A student design that mimics the rhythm of daylight to reduce Seasonal Affective Disorder (SAD) has been shortlisted for a prestigious prize run by luxury Swiss watchmaker Rado.
Final year BA (Hons) 3D Design student James Moseley is in the running for the 2018 Rado Star Prize UK. James is one of just ten up and coming designers shortlisted, and as a result will exhibit his work at designjunction from 20 to 23 September 2018, during London Design Festival.
If his project, named API is chosen as the judges’ winner, he will receive £5,000 in prize money and a Rado watch. An additional public winner, picked by those attending designjunction will also receive a watch.
By aesthetically combining colour, movement and the use of quality materials, James’ design is intended to contrast with the utilitarian ‘plastic’ look of existing SAD products. Made from dichroic glass, anodised aluminium and waterjet cut steel, the design uses an Arduino processor to control the projection of blue and red light, reproducing morning and evening light respectively, and fading between the two over the course of the day.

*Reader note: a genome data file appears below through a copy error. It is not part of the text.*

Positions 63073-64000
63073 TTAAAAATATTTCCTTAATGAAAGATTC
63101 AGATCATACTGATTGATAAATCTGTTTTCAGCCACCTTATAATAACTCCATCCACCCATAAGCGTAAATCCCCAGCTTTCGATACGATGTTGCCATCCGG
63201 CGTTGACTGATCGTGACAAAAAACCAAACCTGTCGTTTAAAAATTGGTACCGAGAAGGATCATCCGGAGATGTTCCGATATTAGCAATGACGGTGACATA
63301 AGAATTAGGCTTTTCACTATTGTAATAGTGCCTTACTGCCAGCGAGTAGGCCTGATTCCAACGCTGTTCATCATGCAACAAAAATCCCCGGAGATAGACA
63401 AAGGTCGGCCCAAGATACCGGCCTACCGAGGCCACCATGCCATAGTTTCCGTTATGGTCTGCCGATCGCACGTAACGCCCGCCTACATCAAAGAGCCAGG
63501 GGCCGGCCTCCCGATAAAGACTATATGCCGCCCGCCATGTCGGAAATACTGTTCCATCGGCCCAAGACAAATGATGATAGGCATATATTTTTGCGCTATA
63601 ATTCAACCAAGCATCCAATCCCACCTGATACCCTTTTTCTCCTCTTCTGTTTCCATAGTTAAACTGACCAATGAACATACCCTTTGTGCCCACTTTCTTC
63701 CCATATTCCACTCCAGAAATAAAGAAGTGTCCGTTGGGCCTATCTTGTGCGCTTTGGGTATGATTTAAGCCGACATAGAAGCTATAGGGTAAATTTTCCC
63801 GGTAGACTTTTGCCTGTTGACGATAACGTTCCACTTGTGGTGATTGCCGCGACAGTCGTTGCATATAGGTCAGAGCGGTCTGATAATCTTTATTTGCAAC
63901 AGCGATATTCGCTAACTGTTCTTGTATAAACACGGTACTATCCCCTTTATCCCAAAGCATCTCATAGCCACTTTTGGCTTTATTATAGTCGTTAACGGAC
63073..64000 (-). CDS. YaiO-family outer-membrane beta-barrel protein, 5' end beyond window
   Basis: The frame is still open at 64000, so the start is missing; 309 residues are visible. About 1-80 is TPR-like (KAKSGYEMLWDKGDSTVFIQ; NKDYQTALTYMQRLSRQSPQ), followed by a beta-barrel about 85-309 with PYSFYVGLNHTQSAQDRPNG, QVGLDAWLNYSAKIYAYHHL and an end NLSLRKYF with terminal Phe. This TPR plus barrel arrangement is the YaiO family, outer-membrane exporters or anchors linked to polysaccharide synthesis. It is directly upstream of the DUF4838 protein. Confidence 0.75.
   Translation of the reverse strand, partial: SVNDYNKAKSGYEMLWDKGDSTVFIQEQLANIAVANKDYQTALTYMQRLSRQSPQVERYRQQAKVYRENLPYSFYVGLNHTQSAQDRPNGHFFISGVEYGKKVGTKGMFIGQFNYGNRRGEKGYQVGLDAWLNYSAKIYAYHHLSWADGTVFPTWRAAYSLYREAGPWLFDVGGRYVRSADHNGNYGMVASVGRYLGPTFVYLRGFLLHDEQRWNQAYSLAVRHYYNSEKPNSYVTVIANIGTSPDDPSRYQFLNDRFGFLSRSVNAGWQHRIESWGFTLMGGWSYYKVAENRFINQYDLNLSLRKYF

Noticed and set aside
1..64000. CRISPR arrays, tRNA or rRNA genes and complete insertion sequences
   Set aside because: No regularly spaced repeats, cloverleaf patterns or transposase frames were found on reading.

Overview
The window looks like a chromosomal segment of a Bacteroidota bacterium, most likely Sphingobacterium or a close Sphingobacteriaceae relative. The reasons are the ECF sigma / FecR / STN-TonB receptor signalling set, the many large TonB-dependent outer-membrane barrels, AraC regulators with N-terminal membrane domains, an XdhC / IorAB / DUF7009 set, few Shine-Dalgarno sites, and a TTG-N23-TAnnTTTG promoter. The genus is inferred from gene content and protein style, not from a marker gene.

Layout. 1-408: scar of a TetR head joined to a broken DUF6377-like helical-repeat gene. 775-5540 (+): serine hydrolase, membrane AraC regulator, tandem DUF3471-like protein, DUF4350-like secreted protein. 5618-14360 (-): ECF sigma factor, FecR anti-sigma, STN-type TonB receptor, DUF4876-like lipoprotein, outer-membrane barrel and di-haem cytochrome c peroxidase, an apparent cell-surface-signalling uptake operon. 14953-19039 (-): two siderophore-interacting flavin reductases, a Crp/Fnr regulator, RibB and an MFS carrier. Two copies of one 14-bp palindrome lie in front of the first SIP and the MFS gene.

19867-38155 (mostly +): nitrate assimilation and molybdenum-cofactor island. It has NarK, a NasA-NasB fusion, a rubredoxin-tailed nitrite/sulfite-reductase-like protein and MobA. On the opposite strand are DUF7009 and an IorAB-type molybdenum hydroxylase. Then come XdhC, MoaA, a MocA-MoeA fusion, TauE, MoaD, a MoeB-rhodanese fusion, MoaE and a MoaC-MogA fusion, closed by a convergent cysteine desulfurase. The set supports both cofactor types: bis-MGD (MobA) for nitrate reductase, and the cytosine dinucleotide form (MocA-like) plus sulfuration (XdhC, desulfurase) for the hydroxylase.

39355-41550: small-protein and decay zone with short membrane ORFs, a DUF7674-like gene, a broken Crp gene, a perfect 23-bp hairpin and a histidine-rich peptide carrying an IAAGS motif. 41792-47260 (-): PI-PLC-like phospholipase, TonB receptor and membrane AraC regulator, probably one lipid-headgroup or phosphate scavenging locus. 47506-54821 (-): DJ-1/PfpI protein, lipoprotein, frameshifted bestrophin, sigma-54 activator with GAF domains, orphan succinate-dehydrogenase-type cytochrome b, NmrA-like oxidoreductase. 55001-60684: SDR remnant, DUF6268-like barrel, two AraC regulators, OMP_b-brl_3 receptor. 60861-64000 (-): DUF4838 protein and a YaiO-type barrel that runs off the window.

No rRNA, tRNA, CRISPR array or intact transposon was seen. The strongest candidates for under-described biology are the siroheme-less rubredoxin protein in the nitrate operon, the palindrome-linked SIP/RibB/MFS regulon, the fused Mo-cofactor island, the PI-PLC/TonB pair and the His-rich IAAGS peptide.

James has constructed three prototypes, which he exhibited at New Designers in the Business Design Centre, Islington, earlier this month.
James said: “I particularly like working in hard-wearing materials like metals and woods, and I think that if something is made well it can last beyond a human lifetime. Quality comes from the passion of the designer, and I believe I can transfer both passion and quality into the things I create.
“I have found myself designing and making mostly lighting objects, trying to manipulate the way that light interacts with us, and how we interact with the objects.
“This product incorporates the motion of nature's light cycle, and how it interacts with movement of the user’s body. I’ve focused on aesthetics, taking away the white plastic that is usually used and adding warmer materials and colours.”
“Through the project, I realised that it was more interesting to influence the mindset of the user rather than clinically treating them.”
Roy Tam, Associate Head of School (Marketing and Recruitment), School of Art, Design and Architecture said: “This is not just a light but a point of view. James’ design not only has health benefits but also embeds the latest technology within a treasurable object.”To read more about and cast your vote for API, visit the Rado Star Prize website.